One day when I was eight years old, I remember one of my friends showing up with a notebook that she called a diary. She told me that she could write anything she wanted in it and never have to show anyone else, and the idea sounded like magic. I got my own first journal a few weeks later after begging my parents, but it was a good five years before I started actually keeping a daily log. Keeping a diary isn’t easy, and though many people give it a try, only a few manage to keep it going for more than a few weeks. I consider myself very fortunate to have only missed a handful of days in the past eleven years since I started keeping one regularly.
Since I started writing a journal at about the same time I started writing novels, it’s hard for me to see how either one really affects the other. But there are definitely some things that I’ve learned about writing through keeping a journal.
1. It is possible to write daily. I’ve heard even writing professors claim that it’s impossible to write every single day, but I know differently. I know it’s possible to write daily because I already do it, and I have been for over ten years. Writing daily doesn’t mean writing well daily or writing a lot. It just means that you take some time to write creatively–even if it’s just a few words scrawled on a napkin at a restaurant. Even with classes or a full-time job, you can write daily. It’s just a matter of forcing yourself to it.
2. Nothing is too small to write about. Many people think that your life has to be interesting to keep a journal, but “interesting” is a subjective term. Diarist Anne Frank lived in a cramped hidden apartment with virtually no contact with anyone outside of her family for years, and yet her diary is still considered one of the greatest non-fiction works of the twentieth century. Don’t underestimate your life, or for that matter, your characters’ lives. You can seriously give everything weight and worth in your writing if you just learn how to recognize it for yourself.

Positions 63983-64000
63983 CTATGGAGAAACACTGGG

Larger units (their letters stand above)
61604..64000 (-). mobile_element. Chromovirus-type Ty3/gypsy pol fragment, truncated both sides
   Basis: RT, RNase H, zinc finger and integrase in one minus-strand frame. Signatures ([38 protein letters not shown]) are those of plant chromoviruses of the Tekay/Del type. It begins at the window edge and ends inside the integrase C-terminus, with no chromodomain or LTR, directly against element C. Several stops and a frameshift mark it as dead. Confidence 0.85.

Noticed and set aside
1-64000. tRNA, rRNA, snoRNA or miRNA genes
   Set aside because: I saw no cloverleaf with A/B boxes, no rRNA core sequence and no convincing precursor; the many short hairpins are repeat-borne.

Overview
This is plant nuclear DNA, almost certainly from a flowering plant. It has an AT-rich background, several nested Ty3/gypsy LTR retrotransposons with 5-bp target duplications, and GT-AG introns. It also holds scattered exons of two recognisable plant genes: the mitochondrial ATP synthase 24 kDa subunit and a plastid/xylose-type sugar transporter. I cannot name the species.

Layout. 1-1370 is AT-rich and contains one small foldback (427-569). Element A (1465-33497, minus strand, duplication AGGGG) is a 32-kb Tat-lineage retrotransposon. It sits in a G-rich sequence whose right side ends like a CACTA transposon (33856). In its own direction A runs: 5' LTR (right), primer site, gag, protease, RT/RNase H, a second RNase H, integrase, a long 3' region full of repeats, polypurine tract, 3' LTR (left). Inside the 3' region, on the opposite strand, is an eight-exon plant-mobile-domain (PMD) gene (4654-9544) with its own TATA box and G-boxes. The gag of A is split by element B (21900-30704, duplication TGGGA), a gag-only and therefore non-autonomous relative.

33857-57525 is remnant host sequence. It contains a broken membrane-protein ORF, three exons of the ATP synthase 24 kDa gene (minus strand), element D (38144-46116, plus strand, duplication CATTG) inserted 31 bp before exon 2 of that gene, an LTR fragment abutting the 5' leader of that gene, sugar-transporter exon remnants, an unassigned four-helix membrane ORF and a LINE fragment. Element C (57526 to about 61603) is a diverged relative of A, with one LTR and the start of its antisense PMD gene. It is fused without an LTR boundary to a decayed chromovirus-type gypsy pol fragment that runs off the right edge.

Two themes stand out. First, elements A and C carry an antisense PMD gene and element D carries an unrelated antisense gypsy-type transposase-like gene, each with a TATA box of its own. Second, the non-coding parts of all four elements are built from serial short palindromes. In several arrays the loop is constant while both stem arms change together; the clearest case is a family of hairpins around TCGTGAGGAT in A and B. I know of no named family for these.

3. Keep it conversational. If keeping a journal has taught me nothing else about writing, it has taught me how to write as if I’m speaking to someone. I don’t have to be structured and organized in my journal–I can be completely human and natural. I don’t have to make sense, and I can feel free to admit that my diary writing is terrible to the diary itself. It’s a safe zone, perfect for experimentation and honesty. Sometimes I write in a dramatic voice and sometimes I throw in French or Latin (or both) to better communicate what I want to say. I write in Gregg Shorthand, I write in the Greek alphabet–I write any way I want to just because I want to and I can. I believe this has taught me to be more natural in my writing than I would have been otherwise, and conversational writing has come in handy in many ways over the years.
Any other diary writers out there? I’d love to hear your thoughts on how journal writing affects your fiction and vice versa! Please let me know in the comments section below!